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D.A. Seeks to Amend Charges Against Gionis : Trial: Counts would leave prosecutors with less to prove in court. Gionis is accused of masterminding the assault on ex-wife Aissa Wayne.

TIMES STAFF WRITER

In an apparent attempt to make it easier to win a conviction, prosecutors Thursday sought to amend the charges against Dr. Thomas A. Gionis, who is accused of masterminding the assault on his ex-wife--the daughter of John Wayne--and her then-boyfriend two years ago.

“Obviously, the prosecutor wouldn’t be doing this if he didn’t think it would help him get a conviction,” said William J. Kopeny, one of Gionis’ attorneys.

Gionis’ first trial in December ended in a mistrial when the jury deadlocked 9 to 3 in favor of a conviction.

Prosecutors want to streamline the case against Gionis, 47, an orthopedic surgeon from Pomona, who is accused of ordering the Oct. 3, 1988, attack on Aissa Wayne and her then-boyfriend, Roger W. Luby, in the garage of Luby’s Newport Beach estate. Luby’s right Achilles’ tendon was cut and he was beaten with a gun. Wayne’s face was smashed into the concrete floor several times.

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Prosecutors would like to change the charge of conspiracy to commit assault with a deadly weapon, to simply conspiracy to commit assault. They also want to add a new charge of conspiracy to commit residential trespass. The remaining charges against Gionis would be two counts of assault.

The district attorney’s office would drop four of its original charges: two counts of false imprisonment, one count of residential burglary and one count of intimidation of a witness.

The new charges are broader and would essentially leave prosecutors with less to prove in court. However, before prosecutors can amend the charges, their proposal must be approved by Superior Court Judge Theodore E. Millard, who is presiding over the case.

The next hearing before Millard is scheduled Feb. 21. At that time, Gionis’ lawyers may oppose the prosecution’s attempt to amend the charges.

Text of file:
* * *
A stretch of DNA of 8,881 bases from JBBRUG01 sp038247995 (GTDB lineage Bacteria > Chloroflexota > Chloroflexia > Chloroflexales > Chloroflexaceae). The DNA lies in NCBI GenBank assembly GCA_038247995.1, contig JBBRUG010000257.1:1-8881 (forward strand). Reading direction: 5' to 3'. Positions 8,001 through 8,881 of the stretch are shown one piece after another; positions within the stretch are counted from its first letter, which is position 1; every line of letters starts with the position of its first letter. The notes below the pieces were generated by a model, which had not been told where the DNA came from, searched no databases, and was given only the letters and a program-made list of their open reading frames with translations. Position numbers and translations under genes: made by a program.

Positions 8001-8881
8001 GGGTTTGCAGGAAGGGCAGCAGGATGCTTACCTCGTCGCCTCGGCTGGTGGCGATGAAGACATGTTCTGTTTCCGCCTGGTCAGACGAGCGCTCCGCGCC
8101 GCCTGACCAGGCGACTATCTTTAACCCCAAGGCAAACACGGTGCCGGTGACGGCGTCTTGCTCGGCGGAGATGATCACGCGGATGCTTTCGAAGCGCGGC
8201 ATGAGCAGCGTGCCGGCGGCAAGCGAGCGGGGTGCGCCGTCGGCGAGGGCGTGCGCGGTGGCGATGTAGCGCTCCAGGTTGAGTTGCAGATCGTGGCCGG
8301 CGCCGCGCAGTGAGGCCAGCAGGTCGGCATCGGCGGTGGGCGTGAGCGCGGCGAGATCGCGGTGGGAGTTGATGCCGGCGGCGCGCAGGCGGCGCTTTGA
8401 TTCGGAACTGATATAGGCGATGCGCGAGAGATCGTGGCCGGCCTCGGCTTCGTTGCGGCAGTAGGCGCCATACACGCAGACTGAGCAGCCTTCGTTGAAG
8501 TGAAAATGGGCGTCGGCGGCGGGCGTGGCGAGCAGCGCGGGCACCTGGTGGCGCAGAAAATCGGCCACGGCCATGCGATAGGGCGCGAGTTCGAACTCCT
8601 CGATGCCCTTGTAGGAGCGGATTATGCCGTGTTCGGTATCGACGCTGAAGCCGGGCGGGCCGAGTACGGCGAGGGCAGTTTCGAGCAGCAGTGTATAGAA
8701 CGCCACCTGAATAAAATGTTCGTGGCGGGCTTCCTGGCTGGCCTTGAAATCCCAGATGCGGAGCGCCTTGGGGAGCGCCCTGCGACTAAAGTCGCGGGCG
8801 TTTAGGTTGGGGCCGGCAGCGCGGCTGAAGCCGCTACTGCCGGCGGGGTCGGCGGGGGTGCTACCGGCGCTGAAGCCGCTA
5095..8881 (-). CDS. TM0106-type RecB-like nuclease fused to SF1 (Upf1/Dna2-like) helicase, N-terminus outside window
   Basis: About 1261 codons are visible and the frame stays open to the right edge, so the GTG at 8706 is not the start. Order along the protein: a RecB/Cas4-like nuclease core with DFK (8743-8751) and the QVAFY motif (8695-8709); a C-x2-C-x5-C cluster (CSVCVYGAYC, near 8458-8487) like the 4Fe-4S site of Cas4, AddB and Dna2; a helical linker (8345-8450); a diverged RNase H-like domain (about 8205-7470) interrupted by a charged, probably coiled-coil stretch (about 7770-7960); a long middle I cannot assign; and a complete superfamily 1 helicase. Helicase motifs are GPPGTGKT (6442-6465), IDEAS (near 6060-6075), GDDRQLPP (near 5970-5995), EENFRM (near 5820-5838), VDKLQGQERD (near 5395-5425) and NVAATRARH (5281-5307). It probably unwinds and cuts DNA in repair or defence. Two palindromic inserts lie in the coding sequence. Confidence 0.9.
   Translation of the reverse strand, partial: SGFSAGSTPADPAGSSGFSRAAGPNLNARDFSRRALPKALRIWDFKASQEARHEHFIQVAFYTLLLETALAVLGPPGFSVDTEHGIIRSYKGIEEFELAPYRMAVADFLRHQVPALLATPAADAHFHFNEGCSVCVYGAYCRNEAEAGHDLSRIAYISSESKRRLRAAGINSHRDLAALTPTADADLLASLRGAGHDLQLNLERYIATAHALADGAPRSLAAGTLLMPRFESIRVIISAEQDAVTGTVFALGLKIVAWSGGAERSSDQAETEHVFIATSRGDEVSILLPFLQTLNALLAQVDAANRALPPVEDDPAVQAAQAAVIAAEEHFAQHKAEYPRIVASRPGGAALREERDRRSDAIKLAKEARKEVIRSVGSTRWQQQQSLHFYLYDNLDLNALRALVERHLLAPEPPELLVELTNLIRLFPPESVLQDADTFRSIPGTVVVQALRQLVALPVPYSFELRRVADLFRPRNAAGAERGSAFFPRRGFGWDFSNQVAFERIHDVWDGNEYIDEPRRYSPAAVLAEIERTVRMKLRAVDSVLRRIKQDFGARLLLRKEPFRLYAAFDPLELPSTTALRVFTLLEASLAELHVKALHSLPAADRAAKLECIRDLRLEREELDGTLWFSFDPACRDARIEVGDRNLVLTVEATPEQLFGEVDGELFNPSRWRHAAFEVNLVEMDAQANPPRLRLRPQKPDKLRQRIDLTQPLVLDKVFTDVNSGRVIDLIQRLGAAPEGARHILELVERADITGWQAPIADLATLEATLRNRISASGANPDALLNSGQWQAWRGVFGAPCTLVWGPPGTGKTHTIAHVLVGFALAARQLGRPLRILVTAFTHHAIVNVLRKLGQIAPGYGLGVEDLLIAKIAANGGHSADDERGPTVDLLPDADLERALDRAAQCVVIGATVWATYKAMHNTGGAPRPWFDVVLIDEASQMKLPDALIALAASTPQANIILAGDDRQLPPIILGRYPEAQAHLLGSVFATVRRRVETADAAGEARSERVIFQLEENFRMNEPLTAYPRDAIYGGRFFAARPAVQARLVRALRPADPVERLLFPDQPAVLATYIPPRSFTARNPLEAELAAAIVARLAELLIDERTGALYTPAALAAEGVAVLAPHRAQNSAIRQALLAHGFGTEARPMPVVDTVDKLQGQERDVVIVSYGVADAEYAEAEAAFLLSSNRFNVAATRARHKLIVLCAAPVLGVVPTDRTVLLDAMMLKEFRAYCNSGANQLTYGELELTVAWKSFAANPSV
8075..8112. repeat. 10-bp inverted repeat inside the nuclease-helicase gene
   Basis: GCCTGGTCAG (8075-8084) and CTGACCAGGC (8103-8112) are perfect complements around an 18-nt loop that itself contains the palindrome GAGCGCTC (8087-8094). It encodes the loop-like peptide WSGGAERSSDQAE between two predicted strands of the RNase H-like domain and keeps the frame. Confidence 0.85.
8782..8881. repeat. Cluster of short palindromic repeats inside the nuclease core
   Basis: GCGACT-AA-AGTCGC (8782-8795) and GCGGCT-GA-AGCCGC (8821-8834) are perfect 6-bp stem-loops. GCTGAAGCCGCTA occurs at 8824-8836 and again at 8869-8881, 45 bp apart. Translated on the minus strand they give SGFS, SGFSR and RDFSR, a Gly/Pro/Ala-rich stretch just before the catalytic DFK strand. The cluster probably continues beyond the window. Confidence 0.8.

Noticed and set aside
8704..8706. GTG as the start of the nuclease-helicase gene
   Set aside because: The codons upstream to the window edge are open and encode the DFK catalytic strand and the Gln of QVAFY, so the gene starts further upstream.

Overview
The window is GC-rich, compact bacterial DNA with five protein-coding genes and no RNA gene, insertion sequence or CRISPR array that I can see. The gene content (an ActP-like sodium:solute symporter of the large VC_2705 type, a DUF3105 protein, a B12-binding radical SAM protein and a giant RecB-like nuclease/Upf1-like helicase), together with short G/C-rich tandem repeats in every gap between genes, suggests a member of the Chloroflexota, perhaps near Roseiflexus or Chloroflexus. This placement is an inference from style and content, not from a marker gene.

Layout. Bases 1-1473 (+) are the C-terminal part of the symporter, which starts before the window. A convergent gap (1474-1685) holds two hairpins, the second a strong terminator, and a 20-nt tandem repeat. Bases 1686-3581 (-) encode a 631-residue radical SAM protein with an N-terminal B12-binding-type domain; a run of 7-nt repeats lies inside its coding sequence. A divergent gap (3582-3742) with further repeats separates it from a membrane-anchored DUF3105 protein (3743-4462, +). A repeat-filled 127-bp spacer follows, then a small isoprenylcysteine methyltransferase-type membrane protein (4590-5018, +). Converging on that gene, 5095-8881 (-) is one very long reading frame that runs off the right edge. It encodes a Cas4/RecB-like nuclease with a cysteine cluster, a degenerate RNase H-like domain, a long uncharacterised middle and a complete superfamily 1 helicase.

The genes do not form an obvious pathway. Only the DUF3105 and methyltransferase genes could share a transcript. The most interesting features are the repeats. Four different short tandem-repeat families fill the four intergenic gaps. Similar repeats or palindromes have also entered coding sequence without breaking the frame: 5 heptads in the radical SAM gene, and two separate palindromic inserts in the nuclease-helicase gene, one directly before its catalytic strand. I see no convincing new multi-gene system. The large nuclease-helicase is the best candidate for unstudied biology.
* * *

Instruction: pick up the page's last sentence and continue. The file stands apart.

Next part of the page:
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Deputy Dist. Atty. Christopher J. Evans declined to comment about the proposed amendment. However, one law enforcement official involved in the case said it is not at all uncommon to revise charges after learning what jurors at a first trial thought of the case.

If the judge permits prosecutors to amend the charges, it could mean a new round of pretrial hearings before Gionis faces a second trial.

Prosecutors claim that Gionis, who was engaged in a bitter child-custody fight with Wayne, hired two gunmen through his private investigator, O. Dan Gal. The purpose, prosecutors contend, was to intimidate Wayne in her testimony at an upcoming custody hearing.

Several jurors at the first Gionis trial said they were troubled by the conspiracy charge because they did not know if it meant the doctor had to know in advance that the men sent to assault the couple would be taking guns.

The jury foreman told prosecutors that if the conspiracy charge had not included the “deadly weapon” issue, Gionis would probably have been convicted.

Despite the fact that prosecutors want to reduce the Gionis case from seven felony charges to four, the doctor would still face the same maximum possible sentence if convicted: eight years.

Jerrel Hintergardt, who admitted he led the attack on Wayne and Luby, is already serving an eight-year prison sentence after his conviction in the attack at a separate trial.

Gal and the other gunman, Jeffrey K. Bouey, have also admitted their roles. They are awaiting trial. Bouey is expected to be permitted to plea bargain in exchange for his testimony against Gionis and Hintergardt.

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